There was no error in a decree allowing an account of testamentary trustees showing a substantial loss on shares of stock received by them from the executor of the will in a corporation of which the testator had been substantially the sole owner, where it appeared that, after the corporation had agreed to sell all its assets for a price payable in instalments, the trustees caused certain of the instalments, as received by the corporation, to be paid by it directly to the testator's widow in order to carry out provisions of the will directing them to provide her a certain sum annually during her life and authorizing them to use principal of the trust for that purpose so far as necessary, instead of causing the corporation to pay such instalments to them as liquidating dividends on the shares and so as principal of the trust and themselves paying the amounts thereof to the widow; that the loss shown in the account upon full liquidation of the shares through completion of payment of the purchase price and dissolution of the corporation was due to the fact that the amounts of such instalments were not reflected in the account; and that, although "the method of accounting used by the trustees was irregular and subject to criticism," they acted in good faith and the trust remaindermen suffered no damage.
Evidence did not show to be plainly wrong a finding that trustees under a will, holding shares of stock received from the executor in an inactive
corporation of which the testator had been substantially the sole owner and which itself owned shares in a competitor corporation, exercised good judgment in not dissolving the first corporation until about twenty years after the testator's death, during the earlier part of which period the competitor corporation was paying the first corporation rent for use of all its property and during most of the later part of which period the competitor corporation was paying the first corporation by instalments the purchase price under an agreement to purchase such property.
PETITION for allowance of an account, filed in the Probate Court for the county of Norfolk on October 8, 1947.
The case was heard by Reynolds, J.
J. H. Ramsey, for the respondents.
A. I. Burgess, for the petitioners.
WILLIAMS, J. This is an appeal from a decree allowing the first account of George F. Hall and Thomas S. Burgin, trustees under the will of Frank S. Patch, late of Quincy, who died August 12, 1927. It is the twelfth in the series of accounts filed by the trustees but the first of the present trustees, Thomas S. Burgin having succeded Clarence Burgin as a trustee on May 24, 1944. All previous accounts have been allowed.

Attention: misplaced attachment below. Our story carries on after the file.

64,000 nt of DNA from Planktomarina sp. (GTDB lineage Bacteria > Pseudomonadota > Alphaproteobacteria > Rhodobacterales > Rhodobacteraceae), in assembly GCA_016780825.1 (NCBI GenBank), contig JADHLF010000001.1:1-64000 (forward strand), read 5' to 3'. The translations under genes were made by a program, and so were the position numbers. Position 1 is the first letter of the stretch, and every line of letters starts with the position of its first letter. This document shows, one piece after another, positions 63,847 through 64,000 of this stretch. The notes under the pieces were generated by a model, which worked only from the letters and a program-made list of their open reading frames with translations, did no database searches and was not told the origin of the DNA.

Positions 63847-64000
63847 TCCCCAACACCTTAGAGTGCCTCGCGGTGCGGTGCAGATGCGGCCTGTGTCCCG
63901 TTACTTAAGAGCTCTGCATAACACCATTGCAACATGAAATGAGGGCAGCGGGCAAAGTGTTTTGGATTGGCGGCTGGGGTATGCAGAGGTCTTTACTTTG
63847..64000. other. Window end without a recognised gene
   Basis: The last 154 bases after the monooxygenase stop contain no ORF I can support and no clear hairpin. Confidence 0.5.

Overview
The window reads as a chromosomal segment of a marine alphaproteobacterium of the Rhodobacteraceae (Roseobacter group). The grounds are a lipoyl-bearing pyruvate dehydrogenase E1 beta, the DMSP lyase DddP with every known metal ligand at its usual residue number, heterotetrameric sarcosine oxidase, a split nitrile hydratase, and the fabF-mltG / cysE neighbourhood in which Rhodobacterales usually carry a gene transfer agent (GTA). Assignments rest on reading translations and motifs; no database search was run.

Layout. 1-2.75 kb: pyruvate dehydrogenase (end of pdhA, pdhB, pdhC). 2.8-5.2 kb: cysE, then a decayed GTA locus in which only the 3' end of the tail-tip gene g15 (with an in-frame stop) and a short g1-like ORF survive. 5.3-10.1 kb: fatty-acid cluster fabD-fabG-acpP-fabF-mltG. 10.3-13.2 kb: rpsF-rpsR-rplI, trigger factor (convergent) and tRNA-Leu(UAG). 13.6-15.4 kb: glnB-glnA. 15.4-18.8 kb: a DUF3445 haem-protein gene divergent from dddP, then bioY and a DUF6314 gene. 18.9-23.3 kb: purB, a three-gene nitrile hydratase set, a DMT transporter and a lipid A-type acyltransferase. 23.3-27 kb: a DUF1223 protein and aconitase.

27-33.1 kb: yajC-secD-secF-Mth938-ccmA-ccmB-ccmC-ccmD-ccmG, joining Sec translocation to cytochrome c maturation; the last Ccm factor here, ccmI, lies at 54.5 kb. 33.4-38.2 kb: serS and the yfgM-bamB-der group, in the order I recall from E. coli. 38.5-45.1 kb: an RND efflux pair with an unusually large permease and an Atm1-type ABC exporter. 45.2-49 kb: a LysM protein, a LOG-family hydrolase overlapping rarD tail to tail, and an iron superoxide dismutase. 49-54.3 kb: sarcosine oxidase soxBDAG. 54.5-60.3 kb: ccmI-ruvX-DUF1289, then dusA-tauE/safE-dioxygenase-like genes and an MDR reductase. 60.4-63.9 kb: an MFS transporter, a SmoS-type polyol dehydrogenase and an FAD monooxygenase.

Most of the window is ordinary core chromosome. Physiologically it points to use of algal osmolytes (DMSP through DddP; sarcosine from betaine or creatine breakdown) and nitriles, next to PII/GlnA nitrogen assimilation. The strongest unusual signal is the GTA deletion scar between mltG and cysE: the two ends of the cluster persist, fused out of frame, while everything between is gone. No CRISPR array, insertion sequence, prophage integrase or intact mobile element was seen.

The evidence is reported and the judge has made a "voluntary report of the material facts" which appears to be intended as a complete statement of all the material facts upon which the decree is based. It will, therefore, be given the same effect as a report under G. L. (Ter. Ed.) c. 215, Section 11, as amended. Turner v. Morson, 316 Mass. 678 , 680-681.
The only item in the account which is in controversy is a charge in schedule B of a loss to principal of $24,235.67 on three thousand seven hundred ninety-seven shares of Meadow Brook Ice Company, hereinafter called Meadow Brook. The findings of the judge in relation thereto are substantially as follows. These shares, at the time of his death, were owned by the testator who "practically" was the sole owner of the company, a corporation engaged in the natural ice business in Quincy. The shares were inventoried by the executors at $35,345.59 and in 1928 were transferred
by them to the trustees and inventoried by the latter at the same valuation. Meadow Brook was not actively engaged in business but possessed as assets two ponds, a shed for storing ice, some unimproved land, and two hundred forty shares of Granite City Ice Company, hereinafter called Granite, a corporation actively engaged in the ice business in the same vicinity. It did not appear whether these shares represented a controlling interest in Granite. The property of Meadow Brook had been leased to Granite at a rental of $300 per month and the testator had agreed verbally that Meadow Brook, during the term of the lease, would not compete with Granite. Granite, under the lease, was required to pay Meadow Brook's taxes to the city of Quincy.
The original trustees, Burgin and Hall, were elected respectively president and treasurer of Meadow Brook, and the widow of the testator, Mercy L. Patch, its clerk. All three became directors of the corporation.